MELTER v. USA
OPINION as to DOUGLAS MELTER. Signed by Judge Mark R. Hornak on 9/5/17. (bdb)
IN THE UNITED STATES DISTRICT COURT
FOR THE WESTERN DISTRICT OF PENNSYLVANIA
UNITED STATES OF AMERICA.
Mark R. Hornak, United States District Judge,
Pending before the Court is Petitioner Douglas Melter's pro se Motion for Relief
pursuant to Fed.R.Civ.P. 60(b)(l-3) ("Petitioner's Rule 60(b) Motion"). ECF 65. By this motion,
Petitioner seeks relief from the Judgment Order entered by this Court on December 7, 2016, in
which this Court denied his motion brought pursuant to 28 U.S.C. § 2255 ("Petitioner's Section
2255 Motion") and determined that a certificate of appealability ("COA'') should not issue.
On August 29, 2017, the Government filed its Response to Petitioner's Motion for Relief
Pursuant to Fed.R.Civ.P. 60(b)(l-3). ECF 69. In its response, the Government contends:
"Melter's Motion should be denied because: (1) the Third Circuit has already denied a COA; (2)
Melter has failed to establish grounds for relief set forth in Rule 60 (b)(l)-(3); and (3) Melter's
motion is really a successive habeas petition captioned as a Rule 60(b) motion." Id. at 1.
Rule 60(b) provides in relevant part:
(b) Grounds for Relief from a Final Judgment, Order, or Proceeding. On motion
and just terms, the court may relieve a party or its legal representative from a final
judgment, order, or proceeding for the following reasons:
(1) mistake, inadvertence, surprise, or excusable neglect;
(2) newly discovered evidence that, with reasonable diligence, could not have
been discovered in time to move for a new trial under Rule 59(b);
(3) fraud (whether previously called intrinsic or extrinsic), misrepresentation, or
misconduct by an opposing party; ....
Fed.R.Civ.P. 60(b)(l), (2), and (3). The motion was filed less than one year after the entry of the
order, and therefore, it was timely filed. Fed.R.Civ.P. 60(c).
In support of his Rule 60(b) Motion, Melter makes the following arguments. First,
Petitioner argues that "the denial of Petitioner's COA was based on an incorrect standard that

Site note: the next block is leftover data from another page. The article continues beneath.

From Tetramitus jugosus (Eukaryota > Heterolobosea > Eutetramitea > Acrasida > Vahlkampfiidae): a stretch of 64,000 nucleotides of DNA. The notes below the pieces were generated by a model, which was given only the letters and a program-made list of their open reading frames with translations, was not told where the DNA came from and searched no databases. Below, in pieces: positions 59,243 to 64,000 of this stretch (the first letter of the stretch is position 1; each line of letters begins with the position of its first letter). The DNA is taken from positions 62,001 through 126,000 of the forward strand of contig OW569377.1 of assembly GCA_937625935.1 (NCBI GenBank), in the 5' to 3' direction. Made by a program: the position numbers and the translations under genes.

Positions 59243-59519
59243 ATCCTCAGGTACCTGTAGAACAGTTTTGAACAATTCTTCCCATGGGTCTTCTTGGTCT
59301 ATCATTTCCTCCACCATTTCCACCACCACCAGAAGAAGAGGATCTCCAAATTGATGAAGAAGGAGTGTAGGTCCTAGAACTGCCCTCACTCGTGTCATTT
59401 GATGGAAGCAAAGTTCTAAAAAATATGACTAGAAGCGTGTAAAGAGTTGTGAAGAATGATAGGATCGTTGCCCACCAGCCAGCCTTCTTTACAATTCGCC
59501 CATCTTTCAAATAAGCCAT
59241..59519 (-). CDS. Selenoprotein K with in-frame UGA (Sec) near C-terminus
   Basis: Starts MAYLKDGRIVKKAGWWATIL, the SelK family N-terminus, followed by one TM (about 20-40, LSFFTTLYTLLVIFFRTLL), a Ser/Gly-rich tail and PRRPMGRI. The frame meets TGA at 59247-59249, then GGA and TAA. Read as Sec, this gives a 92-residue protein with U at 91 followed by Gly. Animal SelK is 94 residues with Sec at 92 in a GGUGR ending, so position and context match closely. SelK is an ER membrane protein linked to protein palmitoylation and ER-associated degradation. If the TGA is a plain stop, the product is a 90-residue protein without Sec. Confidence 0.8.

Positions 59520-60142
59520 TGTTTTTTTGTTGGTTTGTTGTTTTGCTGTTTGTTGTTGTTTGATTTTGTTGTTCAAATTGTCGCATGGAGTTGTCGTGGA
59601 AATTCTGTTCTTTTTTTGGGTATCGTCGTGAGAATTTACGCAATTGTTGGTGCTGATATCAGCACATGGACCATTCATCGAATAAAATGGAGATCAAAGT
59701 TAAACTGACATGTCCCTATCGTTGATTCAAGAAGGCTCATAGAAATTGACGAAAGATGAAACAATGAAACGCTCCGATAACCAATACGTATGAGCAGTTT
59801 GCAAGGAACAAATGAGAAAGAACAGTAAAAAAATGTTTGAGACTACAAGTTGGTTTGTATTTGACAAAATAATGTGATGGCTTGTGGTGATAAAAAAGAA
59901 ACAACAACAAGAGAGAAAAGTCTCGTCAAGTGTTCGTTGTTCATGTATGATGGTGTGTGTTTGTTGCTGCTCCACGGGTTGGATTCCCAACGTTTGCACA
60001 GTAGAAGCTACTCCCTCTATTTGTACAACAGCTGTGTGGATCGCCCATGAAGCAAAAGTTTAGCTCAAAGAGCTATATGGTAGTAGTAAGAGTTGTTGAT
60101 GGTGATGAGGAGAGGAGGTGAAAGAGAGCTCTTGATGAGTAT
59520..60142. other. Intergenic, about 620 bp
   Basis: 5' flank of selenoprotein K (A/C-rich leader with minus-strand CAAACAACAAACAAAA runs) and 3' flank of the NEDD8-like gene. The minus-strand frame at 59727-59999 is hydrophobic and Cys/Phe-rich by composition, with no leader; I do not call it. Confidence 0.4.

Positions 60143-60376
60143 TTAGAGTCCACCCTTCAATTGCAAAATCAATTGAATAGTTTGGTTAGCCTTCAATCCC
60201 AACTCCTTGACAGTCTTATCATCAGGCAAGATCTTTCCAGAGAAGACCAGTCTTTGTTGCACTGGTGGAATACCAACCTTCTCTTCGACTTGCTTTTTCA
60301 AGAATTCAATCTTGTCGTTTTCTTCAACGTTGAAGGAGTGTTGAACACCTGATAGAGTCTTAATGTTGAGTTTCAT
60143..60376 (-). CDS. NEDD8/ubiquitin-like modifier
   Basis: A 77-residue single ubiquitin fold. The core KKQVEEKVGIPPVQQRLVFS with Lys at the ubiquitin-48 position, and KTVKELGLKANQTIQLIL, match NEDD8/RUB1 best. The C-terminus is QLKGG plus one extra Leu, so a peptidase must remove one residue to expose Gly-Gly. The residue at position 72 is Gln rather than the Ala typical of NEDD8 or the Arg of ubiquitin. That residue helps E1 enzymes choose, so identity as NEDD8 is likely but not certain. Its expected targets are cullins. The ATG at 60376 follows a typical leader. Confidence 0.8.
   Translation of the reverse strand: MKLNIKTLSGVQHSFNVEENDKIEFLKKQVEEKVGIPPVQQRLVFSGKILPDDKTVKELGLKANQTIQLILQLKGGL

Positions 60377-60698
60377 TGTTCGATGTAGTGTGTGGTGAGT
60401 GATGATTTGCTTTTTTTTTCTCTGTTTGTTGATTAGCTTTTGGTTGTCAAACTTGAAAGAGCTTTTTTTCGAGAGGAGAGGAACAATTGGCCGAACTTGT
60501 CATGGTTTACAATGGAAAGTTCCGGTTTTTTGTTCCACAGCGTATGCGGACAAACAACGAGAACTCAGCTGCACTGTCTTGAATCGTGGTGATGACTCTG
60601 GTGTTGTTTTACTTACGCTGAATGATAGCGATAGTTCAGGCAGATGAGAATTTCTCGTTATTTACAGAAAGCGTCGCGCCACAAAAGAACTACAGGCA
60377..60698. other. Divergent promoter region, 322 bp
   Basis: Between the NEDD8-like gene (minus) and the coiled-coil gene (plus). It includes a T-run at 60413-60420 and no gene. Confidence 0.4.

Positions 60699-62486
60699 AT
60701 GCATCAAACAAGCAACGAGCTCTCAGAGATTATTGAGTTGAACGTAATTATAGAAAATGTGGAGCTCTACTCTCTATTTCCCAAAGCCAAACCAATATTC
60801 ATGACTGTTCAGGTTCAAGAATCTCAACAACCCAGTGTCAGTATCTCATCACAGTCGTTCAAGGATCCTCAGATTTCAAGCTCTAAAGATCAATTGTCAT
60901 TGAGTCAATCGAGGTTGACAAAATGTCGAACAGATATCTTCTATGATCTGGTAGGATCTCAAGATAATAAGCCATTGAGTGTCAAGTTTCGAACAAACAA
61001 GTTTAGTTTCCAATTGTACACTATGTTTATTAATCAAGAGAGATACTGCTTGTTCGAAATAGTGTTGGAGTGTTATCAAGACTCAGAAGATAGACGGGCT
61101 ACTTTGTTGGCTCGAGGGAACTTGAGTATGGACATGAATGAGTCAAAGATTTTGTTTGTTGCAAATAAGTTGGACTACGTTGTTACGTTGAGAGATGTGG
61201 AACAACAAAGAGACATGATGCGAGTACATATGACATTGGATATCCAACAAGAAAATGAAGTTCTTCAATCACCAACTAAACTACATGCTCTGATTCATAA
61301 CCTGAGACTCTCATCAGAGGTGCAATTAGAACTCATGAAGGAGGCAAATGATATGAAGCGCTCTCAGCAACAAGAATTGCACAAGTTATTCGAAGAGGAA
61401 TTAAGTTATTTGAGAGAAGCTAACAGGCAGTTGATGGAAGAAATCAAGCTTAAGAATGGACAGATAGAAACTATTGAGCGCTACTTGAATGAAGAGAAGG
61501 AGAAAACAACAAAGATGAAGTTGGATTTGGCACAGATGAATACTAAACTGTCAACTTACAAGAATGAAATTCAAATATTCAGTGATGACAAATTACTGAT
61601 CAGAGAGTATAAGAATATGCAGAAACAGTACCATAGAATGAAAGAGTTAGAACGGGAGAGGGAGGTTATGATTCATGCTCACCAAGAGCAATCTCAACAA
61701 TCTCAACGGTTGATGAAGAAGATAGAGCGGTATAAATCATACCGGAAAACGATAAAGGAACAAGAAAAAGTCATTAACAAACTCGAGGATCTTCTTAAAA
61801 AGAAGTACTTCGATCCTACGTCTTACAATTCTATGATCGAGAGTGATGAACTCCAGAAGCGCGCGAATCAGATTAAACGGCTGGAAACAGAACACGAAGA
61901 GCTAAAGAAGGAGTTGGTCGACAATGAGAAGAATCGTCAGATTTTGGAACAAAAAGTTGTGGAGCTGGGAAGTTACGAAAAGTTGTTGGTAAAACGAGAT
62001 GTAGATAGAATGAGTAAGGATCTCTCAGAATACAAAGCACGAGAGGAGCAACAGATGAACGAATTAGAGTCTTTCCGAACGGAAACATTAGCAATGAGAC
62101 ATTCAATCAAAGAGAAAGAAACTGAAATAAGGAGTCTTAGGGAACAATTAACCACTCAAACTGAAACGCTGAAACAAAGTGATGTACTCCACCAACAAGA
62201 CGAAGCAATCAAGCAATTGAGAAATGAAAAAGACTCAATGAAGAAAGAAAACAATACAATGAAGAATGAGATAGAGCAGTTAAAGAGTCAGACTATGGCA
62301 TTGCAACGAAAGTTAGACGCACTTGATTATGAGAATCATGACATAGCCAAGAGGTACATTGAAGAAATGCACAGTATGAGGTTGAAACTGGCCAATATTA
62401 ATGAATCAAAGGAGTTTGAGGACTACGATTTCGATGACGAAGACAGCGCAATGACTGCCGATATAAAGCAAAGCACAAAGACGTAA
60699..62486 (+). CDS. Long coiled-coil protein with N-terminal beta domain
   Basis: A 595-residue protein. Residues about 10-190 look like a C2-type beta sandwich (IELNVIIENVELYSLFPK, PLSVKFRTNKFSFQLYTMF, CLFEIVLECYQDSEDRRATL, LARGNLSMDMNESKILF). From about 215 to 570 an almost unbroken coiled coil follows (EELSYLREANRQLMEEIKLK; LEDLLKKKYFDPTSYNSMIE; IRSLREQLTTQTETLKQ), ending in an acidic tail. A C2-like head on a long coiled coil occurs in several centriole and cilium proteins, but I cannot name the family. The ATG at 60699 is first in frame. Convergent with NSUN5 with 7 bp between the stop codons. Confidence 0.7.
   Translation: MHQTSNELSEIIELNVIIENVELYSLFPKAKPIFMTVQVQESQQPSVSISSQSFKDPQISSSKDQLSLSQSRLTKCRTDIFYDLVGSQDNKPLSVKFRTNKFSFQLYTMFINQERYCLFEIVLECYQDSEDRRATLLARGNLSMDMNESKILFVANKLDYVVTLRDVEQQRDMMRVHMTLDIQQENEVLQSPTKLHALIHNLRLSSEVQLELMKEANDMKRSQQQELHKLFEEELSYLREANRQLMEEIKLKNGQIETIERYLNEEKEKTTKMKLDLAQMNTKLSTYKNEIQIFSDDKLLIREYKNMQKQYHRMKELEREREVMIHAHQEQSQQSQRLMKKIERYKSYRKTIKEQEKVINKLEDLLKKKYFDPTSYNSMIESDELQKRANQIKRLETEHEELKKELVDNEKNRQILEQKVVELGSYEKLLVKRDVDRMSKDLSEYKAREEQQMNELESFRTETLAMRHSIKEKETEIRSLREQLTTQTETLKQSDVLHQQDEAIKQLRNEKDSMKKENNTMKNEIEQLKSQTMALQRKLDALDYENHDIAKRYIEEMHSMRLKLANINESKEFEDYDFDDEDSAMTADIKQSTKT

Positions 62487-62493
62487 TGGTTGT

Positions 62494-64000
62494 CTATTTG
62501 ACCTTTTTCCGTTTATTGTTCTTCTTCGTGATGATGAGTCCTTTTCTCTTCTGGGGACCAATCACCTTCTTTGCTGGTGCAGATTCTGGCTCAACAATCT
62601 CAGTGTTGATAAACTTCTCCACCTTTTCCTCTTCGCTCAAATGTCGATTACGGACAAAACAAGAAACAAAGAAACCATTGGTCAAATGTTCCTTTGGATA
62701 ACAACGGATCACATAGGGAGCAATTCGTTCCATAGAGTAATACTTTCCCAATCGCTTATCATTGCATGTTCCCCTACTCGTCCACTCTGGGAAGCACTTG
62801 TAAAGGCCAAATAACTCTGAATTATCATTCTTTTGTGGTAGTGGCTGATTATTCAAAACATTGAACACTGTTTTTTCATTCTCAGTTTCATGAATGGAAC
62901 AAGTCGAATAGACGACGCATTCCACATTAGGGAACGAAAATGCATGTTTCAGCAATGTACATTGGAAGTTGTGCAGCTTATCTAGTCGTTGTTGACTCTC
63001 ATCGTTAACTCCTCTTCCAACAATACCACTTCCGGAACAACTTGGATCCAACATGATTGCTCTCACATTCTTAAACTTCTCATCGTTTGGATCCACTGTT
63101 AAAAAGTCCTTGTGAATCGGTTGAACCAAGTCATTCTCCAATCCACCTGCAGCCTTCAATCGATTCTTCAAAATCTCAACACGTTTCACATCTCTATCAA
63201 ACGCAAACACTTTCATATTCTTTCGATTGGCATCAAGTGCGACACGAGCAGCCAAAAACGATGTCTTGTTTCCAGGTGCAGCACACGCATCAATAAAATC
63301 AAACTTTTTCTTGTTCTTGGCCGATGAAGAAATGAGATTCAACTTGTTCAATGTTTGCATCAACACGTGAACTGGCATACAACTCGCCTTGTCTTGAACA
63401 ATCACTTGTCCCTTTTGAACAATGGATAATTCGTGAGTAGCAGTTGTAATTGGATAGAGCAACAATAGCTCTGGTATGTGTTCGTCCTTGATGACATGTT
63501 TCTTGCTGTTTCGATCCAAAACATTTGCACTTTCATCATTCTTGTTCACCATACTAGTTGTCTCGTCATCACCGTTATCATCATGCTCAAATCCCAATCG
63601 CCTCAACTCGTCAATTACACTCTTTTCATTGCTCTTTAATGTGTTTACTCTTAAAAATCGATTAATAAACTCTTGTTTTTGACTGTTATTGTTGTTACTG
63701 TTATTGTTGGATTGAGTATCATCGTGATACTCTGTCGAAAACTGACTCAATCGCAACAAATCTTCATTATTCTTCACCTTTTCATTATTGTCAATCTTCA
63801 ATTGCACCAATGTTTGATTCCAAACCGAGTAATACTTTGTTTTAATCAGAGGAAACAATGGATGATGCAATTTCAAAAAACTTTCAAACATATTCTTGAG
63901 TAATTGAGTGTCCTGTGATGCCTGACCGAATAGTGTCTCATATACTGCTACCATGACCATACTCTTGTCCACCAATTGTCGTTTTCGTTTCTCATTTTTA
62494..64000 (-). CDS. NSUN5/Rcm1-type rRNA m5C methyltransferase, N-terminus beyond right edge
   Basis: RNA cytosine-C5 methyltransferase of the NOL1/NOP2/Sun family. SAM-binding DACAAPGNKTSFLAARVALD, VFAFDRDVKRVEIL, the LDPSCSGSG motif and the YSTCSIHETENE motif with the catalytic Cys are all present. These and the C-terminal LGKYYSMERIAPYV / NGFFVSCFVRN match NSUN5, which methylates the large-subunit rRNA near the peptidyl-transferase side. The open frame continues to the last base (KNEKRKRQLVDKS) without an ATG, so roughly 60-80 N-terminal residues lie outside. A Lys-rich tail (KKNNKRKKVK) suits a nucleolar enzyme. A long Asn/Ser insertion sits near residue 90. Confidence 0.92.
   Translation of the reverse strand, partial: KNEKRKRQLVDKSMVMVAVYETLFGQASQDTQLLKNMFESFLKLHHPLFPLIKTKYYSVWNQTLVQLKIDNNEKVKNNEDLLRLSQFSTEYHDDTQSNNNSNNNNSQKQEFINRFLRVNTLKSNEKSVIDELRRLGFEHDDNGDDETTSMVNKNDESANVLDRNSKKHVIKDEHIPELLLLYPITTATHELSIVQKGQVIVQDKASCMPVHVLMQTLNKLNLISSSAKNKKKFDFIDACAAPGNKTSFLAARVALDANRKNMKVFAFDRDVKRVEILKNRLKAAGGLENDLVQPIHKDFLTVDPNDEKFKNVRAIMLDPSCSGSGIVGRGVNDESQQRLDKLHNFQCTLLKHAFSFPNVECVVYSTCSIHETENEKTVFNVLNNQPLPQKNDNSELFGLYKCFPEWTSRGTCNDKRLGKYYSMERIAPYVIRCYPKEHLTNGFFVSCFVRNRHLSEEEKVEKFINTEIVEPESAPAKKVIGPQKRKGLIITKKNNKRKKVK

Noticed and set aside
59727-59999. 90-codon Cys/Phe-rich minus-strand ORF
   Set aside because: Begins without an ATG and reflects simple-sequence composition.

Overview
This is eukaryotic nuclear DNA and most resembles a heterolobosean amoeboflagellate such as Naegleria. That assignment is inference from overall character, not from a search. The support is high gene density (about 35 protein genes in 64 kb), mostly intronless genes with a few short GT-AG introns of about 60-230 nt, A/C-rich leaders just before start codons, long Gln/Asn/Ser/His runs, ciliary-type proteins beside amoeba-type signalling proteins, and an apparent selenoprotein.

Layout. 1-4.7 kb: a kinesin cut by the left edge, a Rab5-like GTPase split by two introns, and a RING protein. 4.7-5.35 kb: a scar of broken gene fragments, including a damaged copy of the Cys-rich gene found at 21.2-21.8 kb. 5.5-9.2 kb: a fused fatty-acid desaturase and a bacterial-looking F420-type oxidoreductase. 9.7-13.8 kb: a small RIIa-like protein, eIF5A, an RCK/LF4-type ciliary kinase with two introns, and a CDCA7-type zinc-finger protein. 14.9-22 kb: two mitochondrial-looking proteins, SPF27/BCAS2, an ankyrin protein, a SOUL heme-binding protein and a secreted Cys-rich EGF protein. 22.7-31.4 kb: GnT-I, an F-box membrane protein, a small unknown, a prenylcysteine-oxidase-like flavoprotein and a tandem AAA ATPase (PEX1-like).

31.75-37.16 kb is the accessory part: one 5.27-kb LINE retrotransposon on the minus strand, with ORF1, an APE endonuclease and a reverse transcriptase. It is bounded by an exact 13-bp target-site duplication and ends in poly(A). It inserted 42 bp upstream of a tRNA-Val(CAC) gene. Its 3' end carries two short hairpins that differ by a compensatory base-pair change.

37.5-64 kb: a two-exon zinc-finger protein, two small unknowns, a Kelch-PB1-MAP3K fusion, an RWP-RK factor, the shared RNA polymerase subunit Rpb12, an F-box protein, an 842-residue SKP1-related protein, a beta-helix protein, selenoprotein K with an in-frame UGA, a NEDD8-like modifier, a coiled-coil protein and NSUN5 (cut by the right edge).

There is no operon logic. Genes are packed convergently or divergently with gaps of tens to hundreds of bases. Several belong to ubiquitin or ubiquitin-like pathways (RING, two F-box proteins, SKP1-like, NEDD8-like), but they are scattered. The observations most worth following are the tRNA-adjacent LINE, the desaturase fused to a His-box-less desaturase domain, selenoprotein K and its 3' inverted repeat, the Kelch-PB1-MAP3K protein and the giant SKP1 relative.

placed too heavy a burden on Petitioner" as recently decided in Buck v. Davis, 137 S.Ct. 759
(2017). ECF 65 at 1. Second, Petitioner argues that a reasonable jurist would debate that the plea
agreement he entered into was knowing and voluntary because as a result of defense counsel's
failure to file for discovery or to investigate any aspect of the Government's case, they had no
idea of the evidence against Petitioner when they advised him to accept the government's plea
deal. Id. at 2. "Without understanding the case against him or his alternative options for
defense, the plea cannot represent a 'knowing or voluntary' choice by the Petitioner, satisfying
the requirement for a COA." Id. Third, Petitioner argues that a reasonable jurist would debate
the validity of his plea deal because he did not get any benefit from entering into the plea
agreement because the three level reduction in his offense level as a result of his plea did not
lower his sentencing guidelines range. ECF 65 at 7. "Had Defendant been aware of this [no
benefit], he would have demanded a jury trial as a guilty verdict, ifreached would have not have
changed the Defendant's sentencing exposure but would have allowed Defendant to keep his
rights to appeal." Id. Fourth, Plaintiff argues that a reasonable jurist would debate the Court's
decision regarding Petitioner's Section 2255 Motion because in making its decision, the Court
mistakenly relied on untrue fraudulent statements made by the prosecutor concerning the plea
deal, and even if the statements were correct, a jurist would have reason to debate the validity of
the plea agreement given the language in the plea agreement that "[t]his letter sets forth the full
and complete terms and conditions of the agreement between Douglas E. Melter and the United
States Attorney for the Western District of Pennsylvania, and there are no other agreements,
promises, terms or conditions, express or implied." Id. at 8-9 (citing ECF 65-1 at 17). The
allegedly untrue fraudulent statement at issue is the prosecution's statement that he told defense
counsel if Petitioner did not plead guilty to all three counts of the indictment, the government
would withdraw the plea offer and seek to file a superseding indictment charging Petitioner with
attempting to buy a child, in violation of 18 U.S.C. § 221A(b), the penalty for which is a
mandatory minimum sentence of 30 years to life. See ECF 60 at 16.
On June 27, 2017, the Court issued a text order that denied Petitioner's Rule 60(b)
The basis of the Motion is that this Court did not give consideration to the impact,
if any, of the decision of the Supreme Court in Buck v. Davis, 137 S. Ct. 759
(2017). That decision was delivered by the Supreme Court during the pendency of
the Petitioner's appeal in this case to the Court of Appeals for the Third Circuit.
The judgment of that Court was entered after the Supreme Court decision
referenced by Petitioner, and was therefore presumably available for
consideration by that Court. Thus, any request for reconsideration based on that
Supreme Court case is more properly addressed to the Court of Appeals.
ECF 66. Thereafter, Petitioner filed a prose motion to reopen Petitioner's Rule 60(b) Motion